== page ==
Note on AFD: If no AFD is decoded from the content file, Cablecast will inject the proper AFD code into the playback's ancillary data stream.

MPEG files

Video with multiplexed audio in a program stream or transport stream, packaged in an .mpg, .mpeg or .m2v file.

video audio

MPEG-2

MPEG-1 layer 2

Audio restrictions

Mpeg audio must be multiplexed with the video, at 44.1kHz or 48 kHz, 16 bits per sample.

Audio stream can contain 1, 2, 4, or 8 pairs of stereo audio tracks (2, 4, 8 or 16 channels of audio).

Closed captioning, AFD

Closed caption and AFD should be stored in the user data (metadata) of the compressed MPEG-2. Ancillary data stored in the MPEG-2 user data must follow the ATSC A/53 standard.

Note on AFD: If no AFD is decoded from the content file, Cablecast will inject the proper AFD code into the playback's ancillary data stream.

AVI files

video audio
DV/DVCAM, DVCPRO, and DVCPRO50 PCM
DVCPRO HD PCM
MPEG2-I PCM
MPEG2-IBP (incl. HDV) PCM

 


 

Codecs

Following are details on how compressed content should be presented in order to maximize compatibility with Cablecast SX video servers, regardless of the enclosing file format.

Video codecs

H264

  • Profile: Main, High, High 10, High 4:2:2
  • SD: Level 2.2, 3. 3.1
  • HD: Level 3.2, 4, 4.1, 4.2, 5, 5.1, 5.2
  • AVC-Intra class 50
  • AVC-Intra class 100
  • Entropy: CABAC, CAVLC
  • Max gop size (N) = 30*
  • Frame rate mode must be constant
  • Color primaries: BT 601, BT 709

* longer gop sizes will play but may result in parts of the playback not being realtime, specially around cut points inside sequences or when resuming a playback.

Mpeg

  • Main profile @ Main level (4:2:0)
  • Main profile @ High level (4:2:0)
  • Main profile @ High level-1440 (4:2:0)
  • 422 profile @ Main level
  • 422 profile @ High level

DnxHD

  • 36, 145, 220, 220x

ProRes

  • ProRes 422
  • ProRes 422 HQ
  • ProRes 422 LT
  • ProRes 422 Proxy

Audio codecs

PCM

  • 48Khz with 2, 4, 8, 16 or 32 audio channels* at 24 bit (24 bit in 32 bit payload)**.
  • 48Khz with 2 audio channels* at 16 bits.

* Cablecast SX video servers will only play the first 2 audio channels.

** 24 bit audio is put inside a 32 bit container, using the most significant bits (8-31). Some applications may see the audio as 32 bit.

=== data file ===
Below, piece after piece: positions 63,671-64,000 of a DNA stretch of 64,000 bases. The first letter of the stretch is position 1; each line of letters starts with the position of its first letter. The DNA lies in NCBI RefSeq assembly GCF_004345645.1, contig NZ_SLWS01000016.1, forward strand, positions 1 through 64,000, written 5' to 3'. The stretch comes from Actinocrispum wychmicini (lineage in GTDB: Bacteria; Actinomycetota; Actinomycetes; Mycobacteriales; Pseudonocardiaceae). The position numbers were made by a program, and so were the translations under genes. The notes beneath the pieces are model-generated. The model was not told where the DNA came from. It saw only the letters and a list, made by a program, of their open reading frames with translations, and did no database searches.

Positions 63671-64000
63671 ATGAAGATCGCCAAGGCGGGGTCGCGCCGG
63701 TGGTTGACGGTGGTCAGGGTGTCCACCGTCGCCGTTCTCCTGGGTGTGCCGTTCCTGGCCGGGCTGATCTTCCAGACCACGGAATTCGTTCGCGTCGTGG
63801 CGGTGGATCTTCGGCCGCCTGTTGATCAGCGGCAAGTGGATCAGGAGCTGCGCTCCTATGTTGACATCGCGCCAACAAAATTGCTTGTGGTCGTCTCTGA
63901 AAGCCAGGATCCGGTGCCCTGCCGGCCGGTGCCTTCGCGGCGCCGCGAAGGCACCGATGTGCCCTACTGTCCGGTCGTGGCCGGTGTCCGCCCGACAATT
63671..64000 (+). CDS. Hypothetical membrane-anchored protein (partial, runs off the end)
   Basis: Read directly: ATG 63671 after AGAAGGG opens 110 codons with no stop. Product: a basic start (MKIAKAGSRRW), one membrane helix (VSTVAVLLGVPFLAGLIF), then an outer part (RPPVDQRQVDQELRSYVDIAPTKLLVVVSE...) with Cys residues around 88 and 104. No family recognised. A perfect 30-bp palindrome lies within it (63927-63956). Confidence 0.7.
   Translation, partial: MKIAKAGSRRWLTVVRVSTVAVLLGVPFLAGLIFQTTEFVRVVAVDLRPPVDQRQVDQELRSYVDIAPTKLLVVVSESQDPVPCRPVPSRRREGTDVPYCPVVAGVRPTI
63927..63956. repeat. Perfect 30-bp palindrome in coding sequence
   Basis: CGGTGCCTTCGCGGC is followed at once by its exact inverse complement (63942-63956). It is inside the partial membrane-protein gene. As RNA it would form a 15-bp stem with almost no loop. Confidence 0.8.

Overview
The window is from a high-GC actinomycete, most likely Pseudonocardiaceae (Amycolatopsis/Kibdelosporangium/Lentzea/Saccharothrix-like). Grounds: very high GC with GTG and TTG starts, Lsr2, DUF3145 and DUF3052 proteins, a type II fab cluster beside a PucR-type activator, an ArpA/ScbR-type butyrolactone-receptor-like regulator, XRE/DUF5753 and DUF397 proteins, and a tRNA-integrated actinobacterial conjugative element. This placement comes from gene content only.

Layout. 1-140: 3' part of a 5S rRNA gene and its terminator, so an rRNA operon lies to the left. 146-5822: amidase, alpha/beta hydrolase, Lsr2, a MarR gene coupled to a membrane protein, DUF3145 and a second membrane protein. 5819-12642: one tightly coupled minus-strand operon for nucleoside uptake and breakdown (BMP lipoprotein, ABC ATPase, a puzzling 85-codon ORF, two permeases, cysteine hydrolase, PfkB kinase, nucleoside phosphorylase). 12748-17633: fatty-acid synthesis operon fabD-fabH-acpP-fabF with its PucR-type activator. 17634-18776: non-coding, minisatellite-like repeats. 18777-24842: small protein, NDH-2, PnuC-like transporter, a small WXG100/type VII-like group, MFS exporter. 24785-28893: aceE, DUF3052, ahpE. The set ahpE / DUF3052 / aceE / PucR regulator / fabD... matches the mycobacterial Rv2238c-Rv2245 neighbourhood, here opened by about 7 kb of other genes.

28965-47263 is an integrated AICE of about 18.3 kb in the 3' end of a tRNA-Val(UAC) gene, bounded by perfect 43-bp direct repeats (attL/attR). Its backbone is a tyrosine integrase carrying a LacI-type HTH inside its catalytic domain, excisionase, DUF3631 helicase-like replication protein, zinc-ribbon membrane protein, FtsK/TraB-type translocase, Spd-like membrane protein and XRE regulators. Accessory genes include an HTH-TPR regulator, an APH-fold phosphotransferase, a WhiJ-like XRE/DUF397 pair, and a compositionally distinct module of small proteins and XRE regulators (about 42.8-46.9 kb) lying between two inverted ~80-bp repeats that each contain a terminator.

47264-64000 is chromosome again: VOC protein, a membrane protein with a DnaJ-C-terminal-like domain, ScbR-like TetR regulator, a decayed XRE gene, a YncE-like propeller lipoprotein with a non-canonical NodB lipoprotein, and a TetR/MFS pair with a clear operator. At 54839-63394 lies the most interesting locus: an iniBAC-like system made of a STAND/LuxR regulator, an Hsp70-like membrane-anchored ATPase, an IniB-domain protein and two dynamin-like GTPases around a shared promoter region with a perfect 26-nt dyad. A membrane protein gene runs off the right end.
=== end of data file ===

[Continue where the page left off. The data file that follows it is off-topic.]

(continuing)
AAC

Low Complexity profile at 48kHz with 1, 4, or 8 channels*.

* Cablecast SX video servers will only play the first 2 audio channels.

 


Troubleshooting

Active Lines

The active lines information below is information that can help figure out why some files are playing with jerky motion or excessive aliasing, specially in NTSC. As such, 3rd-party encoded files should follow the 'active lines' specifications below to ensure they can be played without any field inversion or temporal inversion artifacts (common mostly in MPEG2 480i NTSC footage). 

The active lines information is here for quality purpose, failure to follow these guidelines won't affect other aspects of playback.

NTSC active lines 

Although an uncompressed NTSC video frame has a Bottom Field First field dominance, MPEG/H264/ProRes video is expected to be stored inside the file with a Top Field First field dominance. This is due to the difference in height between the compressed content (480 lines) and the original content (486 lines). The compression process crops 5 lines off the top of the frame, and 1 line off the bottom before sending the video frame to the encoder, for a total of 6 lines. Since an odd number of lines is taken off at the top of the frame, the remaining content's field dominance is set to Top Field First while stored as compressed data. The exact line numbers are represented in the table below.

The decoder expects the MPEG/H264/ProRes content to follow the above guidelines. If the Mpeg/H264/ProRes content is detected as Top Field First, the decoder will position the decoded 480 lines starting at line 5, and will play the full-height-decoded-content using a Bottom Field First field dominance. Essentially reversing the effects of the 486 -> 480 lines encoding process described above.

If the compressed content's field dominance is incorrectly tagged, the positioning of the decoded 480 lines content inside the full height 486 lines video frame will result in field inversion artifacts.

Codec Active Lines
Uncompressed

F1: 21-263, F2: 283-525 

p: 40-525

MPEG/H264/ProRes

480i F1: 23-262, F2: 286-525

480p 45-524

DV F1: 23-262, 285-524

Pal active lines

Codec Active Lines
Uncompressed

F1: 23-310, F2: 336-623 

p: 45-620

MPEG/H264/ProRes

576i F1: 23-310, F2: 336-623

DV F1: 23-310, F2: 335-622

720p active lines

Codec Active Lines
All codecs 26-745 

1080i active lines

Codec Active Lines
All codecs F1: 21-560, F2:584-1123 

1080p active lines

Codec Active Lines
All codecs 42-1121